Political Debate - DC Debate - Washington Times
Skip to content

Opinion

Building the Deal with South Korea Illustration by Greg Groesch/The Washington Times

Building the deal with North Korea

The first pundit responses to President Donald Trump’s agreement with Kim Jong-un for the denuclearization of North Korea have leaned heavily on a series of inept comparisons with President Obama’s nuclear deal with Iran. The differences are as stark as they are important.

Illustration on the Pentagon's data cloud decision by Alexander Hunter/The Washington Times

How the Pentagon clouds its future

Before D-Day, Gen. George Patton commanded an army that didn’t exist. His First U.S. Army Group was supposedly training around East Anglia. It featured phony tanks so German spy planes could report on them. It kept up a steady stream of radio traffic so German spies could track the movements of troops. And it featured divisions that seemed to be preparing to invade Calais.

FILE - In this file  July 7, 2016, photo then-FBI Director James Comey testifies before the House Oversight Committee to discuss Hillary Clinton's email investigation, at the Capitol in Washington. The Justice Department's watchdog faults former Comey for breaking with protocol in his handling of the Hillary Clinton email investigation. But it says his decisions were not driven by political bias ahead of the 2016 election.(AP Photo/J. Scott Applewhite, File)

Former FBI Director James Comey delivered 3 blows that put the bureau down but not out

Current and former agents of the once most respected name in law enforcement must cringe in helpless disbelief every time a news headline crosses their computer containing the letters “FBI.” “What is it this time?” They must think to themselves as they discover another verbal lashing by pundits and politicians in the furtherance of the day’s agenda, but under the guise of patriotism and truth. Since when did the men and women of the FBI become a weapon of war in politics? What did they do to deserve this?

Illustration on U.S./ROK military exercizes by Alexander Hunter/The Washington Times

Korean war games in the balance

I arrived in Seoul on the same day as Secretary of State Mike Pompeo after the Singapore summit. In the wake of the meeting between President Trump and North Korean leader Kim Jong-un, Mr. Pompeo and I had essentially the same task: Reassuring our allies.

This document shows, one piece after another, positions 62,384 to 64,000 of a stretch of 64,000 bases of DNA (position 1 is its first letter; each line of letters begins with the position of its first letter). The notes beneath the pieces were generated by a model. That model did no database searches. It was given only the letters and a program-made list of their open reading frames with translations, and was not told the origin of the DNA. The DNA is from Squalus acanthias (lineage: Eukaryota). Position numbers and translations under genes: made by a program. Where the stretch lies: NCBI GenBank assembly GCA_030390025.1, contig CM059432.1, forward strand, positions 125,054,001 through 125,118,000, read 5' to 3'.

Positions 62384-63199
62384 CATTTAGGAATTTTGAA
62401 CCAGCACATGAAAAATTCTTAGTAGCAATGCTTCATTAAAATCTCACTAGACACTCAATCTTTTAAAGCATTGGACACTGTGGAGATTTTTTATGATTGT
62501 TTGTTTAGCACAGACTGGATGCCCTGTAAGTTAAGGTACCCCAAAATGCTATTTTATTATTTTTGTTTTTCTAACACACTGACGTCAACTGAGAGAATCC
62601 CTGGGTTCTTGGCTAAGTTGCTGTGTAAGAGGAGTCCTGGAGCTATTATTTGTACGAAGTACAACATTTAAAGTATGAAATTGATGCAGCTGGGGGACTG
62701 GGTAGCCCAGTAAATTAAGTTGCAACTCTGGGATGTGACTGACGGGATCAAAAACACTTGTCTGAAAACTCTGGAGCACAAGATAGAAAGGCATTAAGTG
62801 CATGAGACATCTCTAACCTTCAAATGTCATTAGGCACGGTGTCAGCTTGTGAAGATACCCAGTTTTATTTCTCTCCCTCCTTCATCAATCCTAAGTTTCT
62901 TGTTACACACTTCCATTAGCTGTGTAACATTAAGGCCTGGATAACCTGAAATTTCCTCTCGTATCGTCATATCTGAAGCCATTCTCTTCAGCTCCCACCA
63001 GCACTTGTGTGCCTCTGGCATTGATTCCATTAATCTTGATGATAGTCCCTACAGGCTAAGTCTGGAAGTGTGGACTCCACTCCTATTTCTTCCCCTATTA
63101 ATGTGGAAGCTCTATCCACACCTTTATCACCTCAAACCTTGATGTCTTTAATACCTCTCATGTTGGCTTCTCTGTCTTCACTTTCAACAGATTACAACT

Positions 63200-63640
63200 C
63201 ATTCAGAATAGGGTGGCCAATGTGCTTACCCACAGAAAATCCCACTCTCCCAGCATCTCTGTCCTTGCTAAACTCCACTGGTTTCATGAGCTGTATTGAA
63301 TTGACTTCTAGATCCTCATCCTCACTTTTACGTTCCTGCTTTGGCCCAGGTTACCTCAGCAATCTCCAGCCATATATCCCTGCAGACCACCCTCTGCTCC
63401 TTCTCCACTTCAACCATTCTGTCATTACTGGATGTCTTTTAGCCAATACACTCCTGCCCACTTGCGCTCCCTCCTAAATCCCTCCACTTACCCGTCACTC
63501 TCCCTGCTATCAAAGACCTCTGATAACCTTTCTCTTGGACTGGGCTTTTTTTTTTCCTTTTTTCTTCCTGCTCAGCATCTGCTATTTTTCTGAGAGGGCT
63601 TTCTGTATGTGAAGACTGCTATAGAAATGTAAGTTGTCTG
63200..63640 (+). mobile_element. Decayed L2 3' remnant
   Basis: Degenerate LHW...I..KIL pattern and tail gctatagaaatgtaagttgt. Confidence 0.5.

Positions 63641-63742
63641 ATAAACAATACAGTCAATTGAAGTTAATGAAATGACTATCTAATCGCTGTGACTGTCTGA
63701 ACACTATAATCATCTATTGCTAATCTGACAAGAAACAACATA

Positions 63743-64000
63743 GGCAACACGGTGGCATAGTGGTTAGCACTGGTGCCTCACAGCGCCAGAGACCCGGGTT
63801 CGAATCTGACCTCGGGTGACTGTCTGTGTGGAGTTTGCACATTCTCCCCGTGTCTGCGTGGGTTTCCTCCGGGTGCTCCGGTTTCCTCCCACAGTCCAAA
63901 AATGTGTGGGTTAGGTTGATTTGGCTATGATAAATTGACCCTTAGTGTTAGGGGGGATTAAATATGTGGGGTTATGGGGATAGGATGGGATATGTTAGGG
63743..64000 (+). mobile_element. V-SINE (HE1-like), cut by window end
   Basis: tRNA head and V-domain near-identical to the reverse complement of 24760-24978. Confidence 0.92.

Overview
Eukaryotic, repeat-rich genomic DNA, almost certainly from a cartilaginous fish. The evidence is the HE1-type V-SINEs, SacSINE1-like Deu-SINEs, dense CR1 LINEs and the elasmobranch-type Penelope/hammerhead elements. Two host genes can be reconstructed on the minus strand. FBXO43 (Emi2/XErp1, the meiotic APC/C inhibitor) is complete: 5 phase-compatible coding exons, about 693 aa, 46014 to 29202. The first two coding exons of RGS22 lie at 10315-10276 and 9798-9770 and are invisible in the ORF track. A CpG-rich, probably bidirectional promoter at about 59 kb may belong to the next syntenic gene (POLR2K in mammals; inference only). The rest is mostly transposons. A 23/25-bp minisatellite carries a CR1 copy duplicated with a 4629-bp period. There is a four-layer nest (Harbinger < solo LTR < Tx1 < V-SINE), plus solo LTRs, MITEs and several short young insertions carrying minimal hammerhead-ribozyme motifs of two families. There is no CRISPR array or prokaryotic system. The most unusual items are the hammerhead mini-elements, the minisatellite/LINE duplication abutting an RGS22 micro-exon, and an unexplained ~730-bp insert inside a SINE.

Illustration on the I.G. report on the DOJ by Alexander Hunter/The Washington Times

Outrage over bias at the FBI

The much-anticipated report of the Justice Department inspector general (IG) has satisfied neither Republicans nor Democrats. If you expected that the IG report would settle the endless debate about double standards (favoring either Hillary Clinton or Donald Trump), that it would identify malefactors and punish the guilty, then you were sorely disappointed. Instead, Inspector General Michael Horowitz investigated heavily, labored mightily and produced a wrist-breaking tome that history will find wanting.

Related Articles

U.S. Ambassador to the United Nations Nikki Haley speaks during a Security Council meeting on the situation between the Israelis and the Palestinians, Friday, June 1, 2018, at United Nations headquarters. (AP Photo/Mary Altaffer) ** FILE **

Nikki Haley is killing it at the United Nations

- The Washington Times

U.S. Ambassador to the United Nations Nikki Haley is just about killing it at the global body. In recent remarks to the General Assembly, Haley first condemned the anti-Israel faction of the bunch for using the global body for politics, not peace promotion. And then, dramatically enough, she brought to vote a U.S.-penned measure that explicitly faulted Hamas for violence at the Gaza border

The FBI seal is seen before FBI Director Christopher Wray news conference on the inspector general's report at FBI headquarters on Thursday, June 14, 2018, in Washington. (AP Photo/Jose Luis Magana)

Here's your collusion: Leaking FBI agents got payouts from media

- The Washington Times

Finally, after two years of promises, we've found some real and tangible evidence of collusion in Washington DC during the 2016 presidential election. But, it's not exactly the Moscow-based Borscht bowl of collusion we've been promised. Unless the Kremlin was directing the American media to collude with the American Department of Justice.

Photo courtesy Shelby Summers

'What Father's Day means to me'

At about 6 in the morning on Aug. 3, 2009, I had a package delivered to me in the shape of two Army Casualty Assistance Officers. As soon as I saw them, I knew.

Attorney General Jeff Sessions. (Associated Press) ** FILE **

Sex, lies and betrayal at the FBI

- The Washington Times